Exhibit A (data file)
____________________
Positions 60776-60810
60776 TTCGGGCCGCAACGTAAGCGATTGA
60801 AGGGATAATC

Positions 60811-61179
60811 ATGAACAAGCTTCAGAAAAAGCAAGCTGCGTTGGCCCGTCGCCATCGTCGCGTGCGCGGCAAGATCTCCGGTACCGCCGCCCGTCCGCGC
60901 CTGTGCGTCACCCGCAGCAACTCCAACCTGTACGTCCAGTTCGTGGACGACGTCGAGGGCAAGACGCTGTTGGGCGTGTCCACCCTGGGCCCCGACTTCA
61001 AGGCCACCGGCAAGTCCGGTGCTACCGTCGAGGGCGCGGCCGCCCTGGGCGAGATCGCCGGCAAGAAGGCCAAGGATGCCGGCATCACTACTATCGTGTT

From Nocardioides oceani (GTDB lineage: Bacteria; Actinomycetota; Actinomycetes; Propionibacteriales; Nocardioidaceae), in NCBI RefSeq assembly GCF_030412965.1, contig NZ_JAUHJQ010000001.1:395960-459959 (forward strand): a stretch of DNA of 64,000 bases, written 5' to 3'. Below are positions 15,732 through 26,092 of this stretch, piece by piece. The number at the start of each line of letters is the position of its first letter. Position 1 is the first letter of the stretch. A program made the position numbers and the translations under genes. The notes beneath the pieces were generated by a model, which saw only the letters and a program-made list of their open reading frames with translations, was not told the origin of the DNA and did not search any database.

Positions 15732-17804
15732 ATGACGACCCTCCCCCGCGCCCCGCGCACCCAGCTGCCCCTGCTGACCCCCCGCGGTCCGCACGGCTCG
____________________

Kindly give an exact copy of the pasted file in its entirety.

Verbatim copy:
Positions 60776-60810
60776 TTCGGGCCGCAACGTAAGCGATTGA
60801 AGGGATAATC

Positions 60811-61179
60811 ATGAACAAGCTTCAGAAAAAGCAAGCTGCGTTGGCCCGTCGCCATCGTCGCGTGCGCGGCAAGATCTCCGGTACCGCCGCCCGTCCGCGC
60901 CTGTGCGTCACCCGCAGCAACTCCAACCTGTACGTCCAGTTCGTGGACGACGTCGAGGGCAAGACGCTGTTGGGCGTGTCCACCCTGGGCCCCGACTTCA
61001 AGGCCACCGGCAAGTCCGGTGCTACCGTCGAGGGCGCGGCCGCCCTGGGCGAGATCGCCGGCAAGAAGGCCAAGGATGCCGGCATCACTACTATCGTGTT

From Nocardioides oceani (GTDB lineage: Bacteria; Actinomycetota; Actinomycetes; Propionibacteriales; Nocardioidaceae), in NCBI RefSeq assembly GCF_030412965.1, contig NZ_JAUHJQ010000001.1:395960-459959 (forward strand): a stretch of DNA of 64,000 bases, written 5' to 3'. Below are positions 15,732 through 26,092 of this stretch, piece by piece. The number at the start of each line of letters is the position of its first letter. Position 1 is the first letter of the stretch. A program made the position numbers and the translations under genes. The notes beneath the pieces were generated by a model, which saw only the letters and a program-made list of their open reading frames with translations, was not told the origin of the DNA and did not search any database.

Positions 15732-17804
15732 ATGACGACCCTCCCCCGCGCCCCGCGCACCCAGCTGCCCCTGCTGACCCCCCGCGGTCCGCACGGCTCG